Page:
Some of you may know that I am an exiled Fleming / Belgian (pick which ever means anything to you) in England. This is not usually very relevant, I have learnt the language as any immigrant has an obligation to do and I pay my taxes. My children barely speak Dutch anymore. Now the holidays have finally arrived I am simultaneously exchanging emails with my family about Christmas preparations (they will be coming over here) in Dutch and trying to write a blog post. My brain is doing strange things to me, mixing both languages and coming out with creations that would probably appear absurd to you good readers. To me it makes sense though, I understand it all. That lovely Ciney Blonde I’ve drunk to ease me into the holidays will not have done much to unscramble the language area in my brain, I suppose. It seems to free-associate better though. More connections than clarity.
Now might be a good time to play multi-language scrabble with my kids: any language goes, as long as a dictionary can prove the word exists. Or with anyone else who cares to join. Husband hates it: he pretty much only masters English. But, we all have stuff to get done. I shall have to leave you with a picture of my lovely Belgian beer paraphernalia instead:
And here’s some Belgian humour for you: http://www.youtube.com/watch?v=9OIJRMqYAA0
Husband is all out of luck. The BBC news site carried a story about polyglots the other day. It claimed that Dutch is the easiest to learn language for native English speakers. Husband is English, yours truly was raised in Dutch. Husband fits the cliche that English people are linguistically challenged, but now that excuse is too thin to hide behind.
He agreed to learn two new Dutch phrases every day. I never minded that he didn’t speak it, but am finding that I really want to teach him now. While I try not to roll over laughing.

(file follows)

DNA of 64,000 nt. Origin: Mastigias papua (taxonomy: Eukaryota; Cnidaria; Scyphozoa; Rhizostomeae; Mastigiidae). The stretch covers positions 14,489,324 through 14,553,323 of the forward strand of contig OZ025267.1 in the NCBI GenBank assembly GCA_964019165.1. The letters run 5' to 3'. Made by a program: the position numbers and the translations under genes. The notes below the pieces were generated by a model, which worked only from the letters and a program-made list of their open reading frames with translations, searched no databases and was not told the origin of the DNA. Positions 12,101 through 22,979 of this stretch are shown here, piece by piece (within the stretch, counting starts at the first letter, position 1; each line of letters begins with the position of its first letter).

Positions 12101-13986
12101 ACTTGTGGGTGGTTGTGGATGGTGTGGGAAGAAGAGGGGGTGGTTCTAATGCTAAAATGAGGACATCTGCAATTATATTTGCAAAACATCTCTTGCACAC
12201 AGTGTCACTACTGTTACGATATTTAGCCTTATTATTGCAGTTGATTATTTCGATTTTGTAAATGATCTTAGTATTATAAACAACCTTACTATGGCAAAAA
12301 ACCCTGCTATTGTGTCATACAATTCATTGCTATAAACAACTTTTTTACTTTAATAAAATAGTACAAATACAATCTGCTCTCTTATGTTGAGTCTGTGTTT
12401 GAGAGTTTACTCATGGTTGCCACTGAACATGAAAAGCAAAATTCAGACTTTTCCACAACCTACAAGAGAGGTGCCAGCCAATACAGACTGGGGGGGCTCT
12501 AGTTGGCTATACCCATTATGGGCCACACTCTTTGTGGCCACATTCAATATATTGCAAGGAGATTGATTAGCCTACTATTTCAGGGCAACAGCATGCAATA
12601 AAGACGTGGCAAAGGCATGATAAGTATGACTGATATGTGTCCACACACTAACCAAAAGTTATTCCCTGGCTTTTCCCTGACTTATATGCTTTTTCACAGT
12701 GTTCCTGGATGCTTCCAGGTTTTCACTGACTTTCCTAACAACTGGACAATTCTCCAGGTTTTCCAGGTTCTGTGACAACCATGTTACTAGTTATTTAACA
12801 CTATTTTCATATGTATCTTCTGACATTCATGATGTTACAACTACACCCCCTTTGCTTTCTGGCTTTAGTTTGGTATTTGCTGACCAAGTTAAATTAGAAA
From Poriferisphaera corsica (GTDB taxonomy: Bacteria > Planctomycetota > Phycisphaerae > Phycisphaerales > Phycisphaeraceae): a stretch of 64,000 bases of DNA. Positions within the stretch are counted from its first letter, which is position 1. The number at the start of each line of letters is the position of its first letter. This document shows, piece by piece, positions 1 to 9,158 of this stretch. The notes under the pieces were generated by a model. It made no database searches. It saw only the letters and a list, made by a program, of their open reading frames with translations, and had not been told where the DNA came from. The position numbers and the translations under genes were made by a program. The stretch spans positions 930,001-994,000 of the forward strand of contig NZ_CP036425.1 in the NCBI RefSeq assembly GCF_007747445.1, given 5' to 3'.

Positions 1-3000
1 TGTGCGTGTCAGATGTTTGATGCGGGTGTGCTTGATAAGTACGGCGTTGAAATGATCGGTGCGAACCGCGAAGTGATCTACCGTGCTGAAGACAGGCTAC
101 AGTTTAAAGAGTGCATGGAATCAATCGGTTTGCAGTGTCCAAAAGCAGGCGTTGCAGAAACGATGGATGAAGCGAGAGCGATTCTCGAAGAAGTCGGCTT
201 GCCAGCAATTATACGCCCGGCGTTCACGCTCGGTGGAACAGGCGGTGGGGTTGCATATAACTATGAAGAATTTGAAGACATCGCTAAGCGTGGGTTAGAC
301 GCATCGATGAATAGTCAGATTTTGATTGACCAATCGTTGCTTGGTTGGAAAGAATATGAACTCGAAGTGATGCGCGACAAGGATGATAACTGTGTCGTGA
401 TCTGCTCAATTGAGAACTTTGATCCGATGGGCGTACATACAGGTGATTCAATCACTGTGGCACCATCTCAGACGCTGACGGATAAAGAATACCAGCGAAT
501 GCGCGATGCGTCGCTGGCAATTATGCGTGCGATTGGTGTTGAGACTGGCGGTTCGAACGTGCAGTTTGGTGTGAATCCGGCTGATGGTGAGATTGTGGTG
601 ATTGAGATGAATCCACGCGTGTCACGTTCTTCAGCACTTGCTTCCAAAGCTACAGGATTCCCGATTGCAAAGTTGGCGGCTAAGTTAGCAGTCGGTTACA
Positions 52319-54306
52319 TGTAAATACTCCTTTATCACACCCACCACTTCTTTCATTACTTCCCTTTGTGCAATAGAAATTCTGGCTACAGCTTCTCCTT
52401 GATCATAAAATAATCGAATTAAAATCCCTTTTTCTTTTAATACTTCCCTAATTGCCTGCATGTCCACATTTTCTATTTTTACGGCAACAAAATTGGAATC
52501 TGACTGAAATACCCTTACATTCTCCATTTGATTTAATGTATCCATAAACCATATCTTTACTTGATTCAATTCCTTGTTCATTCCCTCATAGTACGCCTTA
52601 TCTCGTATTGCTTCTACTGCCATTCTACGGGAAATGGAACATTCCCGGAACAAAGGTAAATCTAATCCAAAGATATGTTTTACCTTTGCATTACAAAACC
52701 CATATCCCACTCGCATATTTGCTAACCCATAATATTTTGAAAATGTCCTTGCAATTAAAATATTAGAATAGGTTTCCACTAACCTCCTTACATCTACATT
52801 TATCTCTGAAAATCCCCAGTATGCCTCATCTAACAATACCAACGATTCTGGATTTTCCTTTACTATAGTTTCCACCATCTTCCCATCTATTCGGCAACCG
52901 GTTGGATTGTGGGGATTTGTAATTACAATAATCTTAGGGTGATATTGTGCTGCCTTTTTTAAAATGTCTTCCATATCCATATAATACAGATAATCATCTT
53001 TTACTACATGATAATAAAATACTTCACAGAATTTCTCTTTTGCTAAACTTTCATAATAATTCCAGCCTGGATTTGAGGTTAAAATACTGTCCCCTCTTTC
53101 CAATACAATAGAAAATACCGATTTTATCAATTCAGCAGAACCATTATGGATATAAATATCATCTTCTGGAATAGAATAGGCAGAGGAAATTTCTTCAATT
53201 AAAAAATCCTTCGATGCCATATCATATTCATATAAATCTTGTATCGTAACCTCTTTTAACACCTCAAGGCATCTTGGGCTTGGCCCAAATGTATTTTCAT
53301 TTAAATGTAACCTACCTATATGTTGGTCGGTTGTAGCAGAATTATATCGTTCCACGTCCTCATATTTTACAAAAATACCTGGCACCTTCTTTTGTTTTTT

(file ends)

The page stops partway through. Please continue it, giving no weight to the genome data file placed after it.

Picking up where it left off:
Dear reader, teach your children languages! Lest they embarrass themselves later!
We decided to sit down with a beer and enjoy the atmosphere before strolling back along the river and rejoin the mayhem. We found a table with a marvelous view over the river and the quay opposite and ordered 2 Kriek Boon beers. One 500 ml for two – just a little bit more than if we’d ordered two separate ones. The place is cosy and a bit naff, with an old stove in the room and a few low slung oldfashioned wing chairs in the corner. Every chair is taken, many by Dutch day trippers.
When the beer arrives all of its 0.5l comes in one huge glass. The waitress, thinking of the shopping she still has to do or the party she is going to in the evening – anything to take her mind off what she is actually doing right now, tries to argue with me that this is what I have ordered and I should just make do. All I want is for her to bring me another small Kriek Boon, and we’ll have both. Never too much of a good thing, especially one you just can’t get anywhere else. Rolling her eyes she speeds off and eventually returns with another beer for the morons. Wonderful.
When it is time to leave I shake out my smallest euro coins and build a pile that pays our bill. The Dutch guys behind us are grinning. My husband is shrinking. I pretend not to notice. I never claimed I was a nice person.